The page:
The review: State of Origin 1


Queensland defeated New South Wales (NSW) in the first game of the State of Origin for 2015. In doing so, they replicated the formula that saw them win eight series in a row. By dominating the battle for field position they made NSW play most of the game in the middle of the field. There will be calls for the NSW halves to be changed, but in truth this loss was not their fault.

The Queensland forwards dominated this game, routinely driving the Maroons down the field for at least 50 metres each set. In total metres, Queensland ended up with over 1800 to NSW’s 1350. Matthew Scott (14 runs for 152m), Corey Parker (15 for 132m) and Nate Myles (13 for 133m) were excellent, and Brisbane prop Josh McGuire was impressive of the bench (7 for 85m) in limited time. For NSW Woods (16 for 156m) showed why he’s the best Australian prop in the game, and was supported by Klemmer (11 for 106m) and Fifita (12 for 103m) off the bench. But there was limited support outside of this.

This dominance by the Queensland forward pack was reinforced by the play of Queensland’s big backs. The Queensland backs that did a substantial amount of the work to ensure that sets began safely, but with momentum, when Queensland begun in their own half. Hodges (18 for 195m), Inglis (14 for 121m), Boyd (15 for 157m) and Will Chambers (23 for 260m) repeatedly found good metres, including after contact, bringing the ball out of the Queensland half. In comparison, only Will Hopoate had at least 100 all-run metres for NSW.[1]

The work of the Queensland forwards, and the forward-like work of the backs, meant that the Blues were constantly ending sets in the middle of the field, particularly in the second half. This lack of field position meant that the opportunities New South Wales had either came from penalties (the well-worked try to Beau Scott came on the back of two penalties in a row dragging the Blues down the field), or through the enterprising work of Josh Dugan. When Pearce and Hodgkinson had the ball in the attacking twenty, they threatened, and if it wasn’t for a (probably head-high) hit from Cameron Smith on Mitchell Pearce NSW could have scored much earlier than they did. But these opportunities all but vanished as the game wore on and NSW consistently started sets from their own twenty.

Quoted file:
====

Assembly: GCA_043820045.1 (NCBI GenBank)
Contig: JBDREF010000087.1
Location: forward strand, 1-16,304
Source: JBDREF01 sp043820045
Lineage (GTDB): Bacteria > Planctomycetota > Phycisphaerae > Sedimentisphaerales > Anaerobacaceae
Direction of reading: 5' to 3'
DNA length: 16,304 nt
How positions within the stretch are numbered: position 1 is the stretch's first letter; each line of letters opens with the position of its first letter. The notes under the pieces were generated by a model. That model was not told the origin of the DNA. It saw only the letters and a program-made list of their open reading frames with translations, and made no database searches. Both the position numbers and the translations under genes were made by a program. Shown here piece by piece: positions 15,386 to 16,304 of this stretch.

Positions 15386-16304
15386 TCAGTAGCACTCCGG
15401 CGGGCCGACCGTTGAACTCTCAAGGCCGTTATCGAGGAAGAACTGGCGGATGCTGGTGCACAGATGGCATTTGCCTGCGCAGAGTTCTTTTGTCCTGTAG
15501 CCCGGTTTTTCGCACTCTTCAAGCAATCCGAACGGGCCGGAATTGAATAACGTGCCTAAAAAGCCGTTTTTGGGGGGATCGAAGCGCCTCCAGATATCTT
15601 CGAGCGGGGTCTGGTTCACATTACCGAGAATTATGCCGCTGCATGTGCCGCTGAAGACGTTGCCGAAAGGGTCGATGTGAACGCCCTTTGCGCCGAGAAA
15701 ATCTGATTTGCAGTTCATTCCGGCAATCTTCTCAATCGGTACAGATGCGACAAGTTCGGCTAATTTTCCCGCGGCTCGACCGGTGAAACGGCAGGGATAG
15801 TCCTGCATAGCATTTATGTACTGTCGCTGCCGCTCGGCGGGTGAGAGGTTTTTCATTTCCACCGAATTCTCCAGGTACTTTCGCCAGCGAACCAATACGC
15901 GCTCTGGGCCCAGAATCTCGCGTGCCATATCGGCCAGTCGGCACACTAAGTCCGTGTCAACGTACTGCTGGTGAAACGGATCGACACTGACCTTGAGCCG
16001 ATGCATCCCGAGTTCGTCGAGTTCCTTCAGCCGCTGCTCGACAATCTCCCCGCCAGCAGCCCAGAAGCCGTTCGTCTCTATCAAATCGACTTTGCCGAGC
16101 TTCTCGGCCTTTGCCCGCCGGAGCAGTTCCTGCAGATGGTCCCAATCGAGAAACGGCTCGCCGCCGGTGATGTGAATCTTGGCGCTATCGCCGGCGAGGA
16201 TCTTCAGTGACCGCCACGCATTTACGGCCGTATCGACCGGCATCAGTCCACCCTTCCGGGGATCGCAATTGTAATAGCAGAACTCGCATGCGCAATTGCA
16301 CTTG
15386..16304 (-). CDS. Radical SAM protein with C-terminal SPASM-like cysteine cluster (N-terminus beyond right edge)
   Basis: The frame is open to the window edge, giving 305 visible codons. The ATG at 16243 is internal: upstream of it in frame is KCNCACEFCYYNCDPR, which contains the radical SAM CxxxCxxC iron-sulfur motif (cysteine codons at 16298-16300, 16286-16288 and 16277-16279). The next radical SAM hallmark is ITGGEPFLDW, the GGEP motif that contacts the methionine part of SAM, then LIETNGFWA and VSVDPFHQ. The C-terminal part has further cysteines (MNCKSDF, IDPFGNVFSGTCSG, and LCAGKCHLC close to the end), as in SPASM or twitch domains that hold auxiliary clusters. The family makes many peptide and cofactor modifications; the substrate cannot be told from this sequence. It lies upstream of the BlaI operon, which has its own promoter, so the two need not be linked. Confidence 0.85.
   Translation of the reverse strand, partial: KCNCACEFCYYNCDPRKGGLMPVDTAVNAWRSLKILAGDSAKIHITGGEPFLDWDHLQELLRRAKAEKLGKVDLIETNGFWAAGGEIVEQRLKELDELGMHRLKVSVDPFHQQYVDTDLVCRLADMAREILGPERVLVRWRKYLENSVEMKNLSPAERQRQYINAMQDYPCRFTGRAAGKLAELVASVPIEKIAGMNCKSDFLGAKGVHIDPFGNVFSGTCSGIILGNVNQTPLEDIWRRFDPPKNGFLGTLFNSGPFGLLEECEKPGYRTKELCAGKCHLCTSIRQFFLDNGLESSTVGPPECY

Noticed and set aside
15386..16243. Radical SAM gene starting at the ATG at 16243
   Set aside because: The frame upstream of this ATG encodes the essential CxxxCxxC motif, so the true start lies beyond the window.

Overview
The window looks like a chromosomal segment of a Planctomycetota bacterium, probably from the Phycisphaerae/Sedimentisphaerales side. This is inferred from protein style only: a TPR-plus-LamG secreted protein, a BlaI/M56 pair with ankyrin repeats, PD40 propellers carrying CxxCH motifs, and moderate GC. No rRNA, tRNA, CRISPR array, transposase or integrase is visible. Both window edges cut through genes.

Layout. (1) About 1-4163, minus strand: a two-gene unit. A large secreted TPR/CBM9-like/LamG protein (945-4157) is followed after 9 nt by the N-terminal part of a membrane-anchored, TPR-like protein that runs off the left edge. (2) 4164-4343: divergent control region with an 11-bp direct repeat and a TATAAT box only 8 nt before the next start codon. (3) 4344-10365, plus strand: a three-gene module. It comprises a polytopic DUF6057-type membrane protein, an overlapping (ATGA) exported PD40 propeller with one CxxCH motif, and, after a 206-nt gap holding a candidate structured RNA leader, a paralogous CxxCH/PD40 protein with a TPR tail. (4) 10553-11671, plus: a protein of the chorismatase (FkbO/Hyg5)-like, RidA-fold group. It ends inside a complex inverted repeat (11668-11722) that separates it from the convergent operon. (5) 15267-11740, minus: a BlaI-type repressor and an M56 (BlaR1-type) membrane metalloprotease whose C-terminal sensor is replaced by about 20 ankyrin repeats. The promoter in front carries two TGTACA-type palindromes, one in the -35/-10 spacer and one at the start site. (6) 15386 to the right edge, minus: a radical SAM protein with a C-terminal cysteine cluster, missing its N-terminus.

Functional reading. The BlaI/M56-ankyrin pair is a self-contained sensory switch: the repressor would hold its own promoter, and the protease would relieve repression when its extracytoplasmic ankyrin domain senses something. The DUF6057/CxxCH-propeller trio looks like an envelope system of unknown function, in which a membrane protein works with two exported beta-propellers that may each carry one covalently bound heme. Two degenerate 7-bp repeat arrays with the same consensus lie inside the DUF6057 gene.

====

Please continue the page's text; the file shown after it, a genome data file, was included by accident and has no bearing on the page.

In truth the game should have not been as close as it was. Queensland’s dominance in the middle of the field gave it the wealth of possession and position and it should have scored more points than 11. The work of Smith and Thurston throughout the game remained exceptional, and Cronk contributed a critical try and field goal. The best of the attack was directed around the ruck, particularly by Smith (whose excellent combination with Slater should have resulted in a try to Slater early in the game), and in the running of Thurston and Cronk.

But Queensland’s attack has been in the same shapes and structures for years, relying on the talent it had (in spades) to be the difference between the sides. As the years have gone on this talent is beginning to lose its magic – the play of Inglis in attack last night was a prime example. Unable to break tackles, incapable of making the right choice with the ball, Inglis repeated his ineffective display from the recent test match, fumbling away one raid, passing away another, and proving an anchor on the Queensland attack on the left side. Queensland sent most of its forays down his side, but scored all their points on the right. It will be worth watching to see if the Maroons alter this for the rest of the series.

Ultimately the rest of this series will be determined by both sides ability to adjust to these factors. Can NSW find more effective work from its forwards (and can its backs compete with the size of the Queensland backs)? Can Queensland find more penetration from the backs in the fun half of the ground? We’ll find out at the greatest sporting venue on earth in three weeks.

[1] It may be tempting to put these differences to kick-return metres, or a differing effectiveness of attacking raids, but these considerations do not seem to offer an explanation for the substantial difference.

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